Once you can determine the presence of the INT headers (INT shim in this case as it is the first one), then you can determine the presence of the INT metadata header and the stack by check INT shim’s Iength field. The INT metadata header (Section 5.8) will determine, among other things, the kind of information each swtich must add to the stack (Instruction Bitmap), like the queue latency and/or switch id. In fact the spec includes plenty of examples but it is up to you which information you want to add, which instructions bits to use and how you want to organize it.

The way in which an INT source, INT transit or INT sink nodes behave is explained at the end of Section 5.8. The nodes perform different actions. In summary, the INT source node (typically first node after the source host), determines if a packet shall carry INT headers (if those are not added from source host) and adds INT headers and data to the metadata stack. Then the INT transit will determine if INT is present and add the data according to the instruction bitmap added by INT source. Generally, INT sink clones the packet and sends one report to the collector (see INT Telemetry Report format spec) and also removes the INT headers to send before sendign the packet to the destination host (as if INT was never present in the header stack). Consider that there are plenty of challenges in the process, such as surpassing the MTU, which you need to take into account.

I guess that you have already seen that you do not need to comply with the spec. When I made a demo, I only used a handful of fields from INT shim and metadata headers like the length field, instruction bitmap or NPT. You can use the offcial header but you will only end up using few headers, so do not worry about that. Feel free to choose a spec “compliant” header format or your own if you wish too. Take a look at the one I used, probably no compliant with latest spec but I will try to modify it.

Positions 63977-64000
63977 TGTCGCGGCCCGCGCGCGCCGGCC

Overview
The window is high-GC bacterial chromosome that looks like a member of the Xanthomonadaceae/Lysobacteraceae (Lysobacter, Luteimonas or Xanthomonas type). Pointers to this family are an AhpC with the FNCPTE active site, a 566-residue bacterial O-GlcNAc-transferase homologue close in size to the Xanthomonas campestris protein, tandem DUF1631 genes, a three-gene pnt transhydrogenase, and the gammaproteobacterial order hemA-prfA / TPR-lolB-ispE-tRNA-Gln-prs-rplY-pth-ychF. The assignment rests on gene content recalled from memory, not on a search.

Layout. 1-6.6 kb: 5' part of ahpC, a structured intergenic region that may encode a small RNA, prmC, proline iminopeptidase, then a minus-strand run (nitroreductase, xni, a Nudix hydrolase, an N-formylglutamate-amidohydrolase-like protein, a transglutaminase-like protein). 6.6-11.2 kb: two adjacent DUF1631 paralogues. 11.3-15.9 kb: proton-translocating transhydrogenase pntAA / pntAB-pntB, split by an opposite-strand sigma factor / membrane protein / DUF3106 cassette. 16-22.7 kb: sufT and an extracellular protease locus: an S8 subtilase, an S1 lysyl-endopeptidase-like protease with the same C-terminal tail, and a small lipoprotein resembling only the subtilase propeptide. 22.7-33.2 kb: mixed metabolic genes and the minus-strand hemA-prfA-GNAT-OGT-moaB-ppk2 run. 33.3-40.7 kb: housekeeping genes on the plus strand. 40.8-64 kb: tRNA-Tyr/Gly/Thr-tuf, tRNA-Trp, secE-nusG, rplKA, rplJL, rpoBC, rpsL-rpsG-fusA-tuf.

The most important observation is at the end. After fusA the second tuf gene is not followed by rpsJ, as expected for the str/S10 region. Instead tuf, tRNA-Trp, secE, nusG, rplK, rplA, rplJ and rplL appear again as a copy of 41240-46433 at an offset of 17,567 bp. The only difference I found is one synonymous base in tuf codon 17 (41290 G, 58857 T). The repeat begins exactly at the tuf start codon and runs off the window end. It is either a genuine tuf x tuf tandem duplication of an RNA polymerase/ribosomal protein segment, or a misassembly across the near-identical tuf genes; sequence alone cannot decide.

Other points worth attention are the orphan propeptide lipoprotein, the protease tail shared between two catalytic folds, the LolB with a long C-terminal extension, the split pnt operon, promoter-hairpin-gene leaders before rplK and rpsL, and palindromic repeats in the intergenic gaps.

/* INT shim header for TCP/UDP */
header int_shim_t {
    bit<8>  int_type;   // hop-by-hop or destination header
    bit<8>  rsvd1;
    bit<8>  len;  // Total length of INT metadata header
    bit<6>  dscp; // Store original DSCP value (if DSCP is used) else reserved
    // Will use this field in the paper
    // if 0x1 and remaining_hop_cnt is >1 then broadcast, else send to CPU
    bit<2>  rsvd2;
} // 4 bytes

/* INT header */
/* 16 instruction bits are defined in four 4b fields to allow concurrent
lookups of the bits without listing 2^16 combinations */
header int_meta_t {
    bit<4> ver;
    bit<2> rep;
    bit<1> c;
    bit<1> e;
    bit<1> m;
    bit<7> rsvd1;
    bit<3> rsvd2;
    bit<5> hop_metadata_len;
    bit<8> remaining_hop_cnt;
    bit<4> instruction_mask_0003; // check instructions from bit 0 to bit 3
    bit<4> instruction_mask_0407; // check instructions from bit 4 to bit 7
    bit<4> instruction_mask_0811; // check instructions from bit 8 to bit 11
    bit<4> instruction_mask_1215; // check instructions from bit 12 to bit 15
    bit<16> rsvd3;
} // 8 bytes

/* INT meta-value headers - different header for each value type */

// bit 0:
header int_switch_id_t {
    bit<32> switch_id;

// bit 1:
header int_level1_port_ids_t {
    bit<16> ingress_port_id;
    bit<16> egress_port_id;

// bit 2: deq_timedelta
// the time, in microseconds, that the packet spent in the queue.
header int_hop_latency_t {
    // (bit<32>) standard_metadata.deq_timedelta;
    bit<32> hop_latency;

// bit 3: deq_qdepth;
// the depth of queue when the packet was dequeued.
header int_q_occupancy_t {
    bit<8>  q_id; // looks like not supported
    // (bit<24>) standard_metadata.deq_qdepth;
    bit<24> q_occupancy;


// bit 4
// a timestamp, in microseconds, set when the packet shows up on ingress.
// The clock is set to 0 every time the switch starts. This field can be read
// directly from either pipeline (ingress and egress) but should not be
// written to.
// ingress_global_timestamp
header int_ingress_tstamp_t {
    bit<32> ingress_tstamp;

// bit 5
// egress_global_timestamp
header int_egress_tstamp_t {
    bit<32> egress_tstamp;

// bit 6:
header int_level2_port_ids_t {
    bit<32> ingress_port_id;
    bit<32> egress_port_id;